Making the World Safe from Mueller


“Mid-April and possibly sooner”

That’s when the public should get to see a redacted version of Special Counsel Robert Mueller’s report. So said Attorney General William Barr in a letter to the heads of the Senate and House Judiciary Committees.

We’re one week removed from word that Mueller had delivered his report to Barr, which was soon followed by Barr’s own four-page report to Congress.

And in the meantime, we’ve witnessed the largest inoculation effort since the eradication of polio.

The President has aggressively attempted to conflate both the findings of Mueller’s report and the origin of the underlying Russian investigation.

According to Barr, Mueller found no collusion between the Trump campaign and Russian government. A clear and legitimate win for the President.

But Mueller reached no conclusion on obstruction of justice, and it was Barr along with Deputy Attorney General Rod Rosenstein who then said they found:

…the evidence developed during the Special Counsel's investigation is not sufficient to establish that the President committed an obstruction-of-justice offense.

That’s not an exoneration, but the President has been treating it as such.

At his rally Thursday night in Grand Rapids, Trump said:

After three years of lies and smears and slander, the Russia hoax is finally dead. The collusion delusion is over.

On the same day that the President spoke in Michigan, the New York Times broke the story that the Mueller report itself exceeds 300 pages. The length of the report is something Attorney General Barr had not told Congress in his four-page letter. 

As the Times pointed out, that length suggests that Mueller went well beyond the bare-bones summary required of him.

Barr’s letter told us that Mueller “sets out evidence” on both sides of the question of obstruction. And Barr told us:

The Special Counsel states that ‘while this report does not conclude that the President committed a crime, it also does not exonerate him.’

That all suggests that if and when the public ever gets a look at the full Mueller report, it won’t be pleasant for the President.

But by then, he’s hoping to have protected himself with his declaration that this is all about partisanship, not facts.

At his first rally since the Mueller conclusion, the President said this: 

The Democrats need to decide whether they will continue to defraud the public with ridiculous bullshit.

It’s not just the outcome of the Mueller probe which the President seeks to poison, it’s also the origin of the Russian investigation itself.

On Wednesday night, the President granted a 45-minute interview to Sean Hannity on Fox News. Said Trump:

 How did this start? How did it start? You had dirty cops…[A]t the top, they were not clean, to put it mildly. And what they did to our country was a terrible, terrible thing.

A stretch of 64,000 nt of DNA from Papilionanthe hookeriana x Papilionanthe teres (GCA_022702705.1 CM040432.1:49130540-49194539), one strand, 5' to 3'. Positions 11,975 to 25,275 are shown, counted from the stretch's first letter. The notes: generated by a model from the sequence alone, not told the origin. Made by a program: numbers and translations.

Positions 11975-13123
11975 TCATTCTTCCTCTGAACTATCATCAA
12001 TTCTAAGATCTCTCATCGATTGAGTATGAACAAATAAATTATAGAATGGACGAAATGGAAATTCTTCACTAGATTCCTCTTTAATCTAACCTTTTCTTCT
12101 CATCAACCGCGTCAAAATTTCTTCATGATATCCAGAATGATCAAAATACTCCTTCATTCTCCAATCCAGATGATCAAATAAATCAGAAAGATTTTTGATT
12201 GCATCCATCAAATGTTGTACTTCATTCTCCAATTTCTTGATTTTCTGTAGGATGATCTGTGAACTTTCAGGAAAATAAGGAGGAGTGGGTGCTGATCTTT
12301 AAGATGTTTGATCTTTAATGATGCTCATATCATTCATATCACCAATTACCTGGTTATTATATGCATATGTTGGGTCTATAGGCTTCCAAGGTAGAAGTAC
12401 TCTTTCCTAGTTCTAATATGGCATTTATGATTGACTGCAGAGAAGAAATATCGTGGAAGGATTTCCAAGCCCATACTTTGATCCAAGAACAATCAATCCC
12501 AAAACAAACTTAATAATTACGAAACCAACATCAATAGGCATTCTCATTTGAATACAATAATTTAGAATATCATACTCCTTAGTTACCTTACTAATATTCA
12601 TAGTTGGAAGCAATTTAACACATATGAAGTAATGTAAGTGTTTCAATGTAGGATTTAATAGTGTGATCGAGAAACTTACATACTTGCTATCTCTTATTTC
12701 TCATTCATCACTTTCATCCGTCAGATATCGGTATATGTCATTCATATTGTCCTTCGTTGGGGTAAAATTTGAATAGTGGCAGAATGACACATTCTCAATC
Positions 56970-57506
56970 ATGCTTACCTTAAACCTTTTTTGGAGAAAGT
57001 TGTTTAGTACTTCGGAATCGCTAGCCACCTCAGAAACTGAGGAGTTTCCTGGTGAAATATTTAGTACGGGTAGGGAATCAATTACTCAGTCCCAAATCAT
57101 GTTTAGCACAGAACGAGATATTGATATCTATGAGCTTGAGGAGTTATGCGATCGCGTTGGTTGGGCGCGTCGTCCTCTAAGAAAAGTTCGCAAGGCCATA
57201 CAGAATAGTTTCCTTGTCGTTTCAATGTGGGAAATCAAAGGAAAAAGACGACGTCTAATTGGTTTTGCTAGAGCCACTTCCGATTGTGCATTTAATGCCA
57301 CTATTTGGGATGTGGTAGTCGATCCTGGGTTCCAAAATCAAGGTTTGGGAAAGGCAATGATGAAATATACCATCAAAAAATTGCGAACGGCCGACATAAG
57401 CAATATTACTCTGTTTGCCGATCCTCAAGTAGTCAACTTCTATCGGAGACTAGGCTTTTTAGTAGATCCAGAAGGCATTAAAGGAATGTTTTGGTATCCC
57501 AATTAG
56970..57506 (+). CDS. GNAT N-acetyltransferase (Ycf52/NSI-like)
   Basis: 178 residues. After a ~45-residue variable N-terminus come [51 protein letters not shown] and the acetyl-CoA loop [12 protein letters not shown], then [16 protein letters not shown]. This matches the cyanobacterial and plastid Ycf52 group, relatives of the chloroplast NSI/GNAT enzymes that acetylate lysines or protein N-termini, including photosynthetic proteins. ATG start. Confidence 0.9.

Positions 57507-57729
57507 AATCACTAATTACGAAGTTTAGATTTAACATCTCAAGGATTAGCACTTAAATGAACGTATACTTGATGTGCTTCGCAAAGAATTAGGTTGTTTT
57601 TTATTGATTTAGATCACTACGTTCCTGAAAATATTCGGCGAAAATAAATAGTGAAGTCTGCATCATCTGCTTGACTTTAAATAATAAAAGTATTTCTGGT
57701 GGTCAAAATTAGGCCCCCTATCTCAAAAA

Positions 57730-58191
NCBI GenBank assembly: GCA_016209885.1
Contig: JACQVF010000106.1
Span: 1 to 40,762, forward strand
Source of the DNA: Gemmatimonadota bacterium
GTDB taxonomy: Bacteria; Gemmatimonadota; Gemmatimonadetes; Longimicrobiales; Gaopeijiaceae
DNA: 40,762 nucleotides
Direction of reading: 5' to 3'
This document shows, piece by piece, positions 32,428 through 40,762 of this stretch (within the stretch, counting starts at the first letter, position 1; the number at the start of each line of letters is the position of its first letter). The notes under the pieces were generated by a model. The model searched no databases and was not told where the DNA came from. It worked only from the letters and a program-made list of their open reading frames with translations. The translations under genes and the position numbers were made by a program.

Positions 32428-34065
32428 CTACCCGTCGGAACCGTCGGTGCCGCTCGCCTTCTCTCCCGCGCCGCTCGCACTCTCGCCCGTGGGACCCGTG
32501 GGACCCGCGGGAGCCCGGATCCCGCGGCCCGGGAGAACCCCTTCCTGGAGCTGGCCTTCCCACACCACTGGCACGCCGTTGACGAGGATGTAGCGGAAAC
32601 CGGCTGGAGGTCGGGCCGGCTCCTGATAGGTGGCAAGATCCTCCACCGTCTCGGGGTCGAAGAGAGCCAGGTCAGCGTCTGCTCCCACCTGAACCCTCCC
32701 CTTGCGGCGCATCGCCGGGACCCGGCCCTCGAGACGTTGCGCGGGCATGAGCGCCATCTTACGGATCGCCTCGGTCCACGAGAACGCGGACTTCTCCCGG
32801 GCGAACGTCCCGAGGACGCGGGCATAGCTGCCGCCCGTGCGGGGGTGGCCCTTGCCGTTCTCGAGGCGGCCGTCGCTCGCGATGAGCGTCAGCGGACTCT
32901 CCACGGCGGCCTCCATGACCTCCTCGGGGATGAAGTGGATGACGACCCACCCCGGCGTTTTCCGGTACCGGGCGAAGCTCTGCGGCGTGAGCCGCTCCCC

Who is they? He later pointed to former FBI deputy director Andrew McCabe.

I mean, McCabe: His wife got hundreds of thousands of dollars. He was running the FBI and running all sorts of cases, and his wife got hundreds of thousands of dollars from essentially Clintons, from Clinton’s closest friend. Then he ruled so favorably.

The President and Hannity sought to spin the beginnings of the Russian investigation as the stuff of Deep State conspiracy. But as Philip Bump pointed out in the Washington Post:

We’ve been through this before — frequently. McCabe’s wife ran for the Virginia Senate in 2015 and lost. She received money from a political action committee controlled by former Virginia governor Terry McAuliffe, as did a number of other candidates. That election was over well before McCabe had any oversight of the investigation into Hillary Clinton’s emails, much less the investigation into Trump and Russia.

Then there was Hannity, who said:

This is what we know. That in August of 2016, we know Bruce Ohr warned everybody at the DOJ and the FBI that Christopher Steele hated you, that Hillary Clinton paid for the dossier, that it was not verified. But still in October, and then three renewal application warrants approved, they were told by the Grassley-Graham memo, the bulk of information came from that phony dossier. Andrew McCabe said, no dossier, no FISA warrant.”

But Bump points out:

Hannity is referring to a FISA warrant obtained against Carter Page, who in March 2016 was identified as an adviser to Trump’s campaign. In July, Page traveled to Moscow, where he spoke with a Russian deputy prime minister. His trip was mentioned in a dossier of reports compiled by former British intelligence officer Christopher Steele.

But that October 2016 warrant also had nothing to do with the launch of the investigation into possible collusion between Trump’s campaign and Russia. That investigation is believed to have begun on July 31, 2016, after the FBI was tipped off by a foreign diplomat that another Trump campaign adviser, George Papadopoulos, had discussed incriminating emails in Russia’s possession.

Look, this is complicated stuff.

It requires a much higher level of attentiveness than most Americans are willing to give.

And that is exactly what the President hopes.

The Barr summary over the weekend was the vaccine. Trump’s response is the building of the immunity in the body, and therefore the public – particularly the base – will not be infected by the bad news to come. It makes the bad stuff in the report seem like spin. Rather genius.

But that’s a bet with no margin for error. The President tried it out in Grand Rapids – remember, he won Michigan by fewer than 11,000 votes (2/10 of 1%).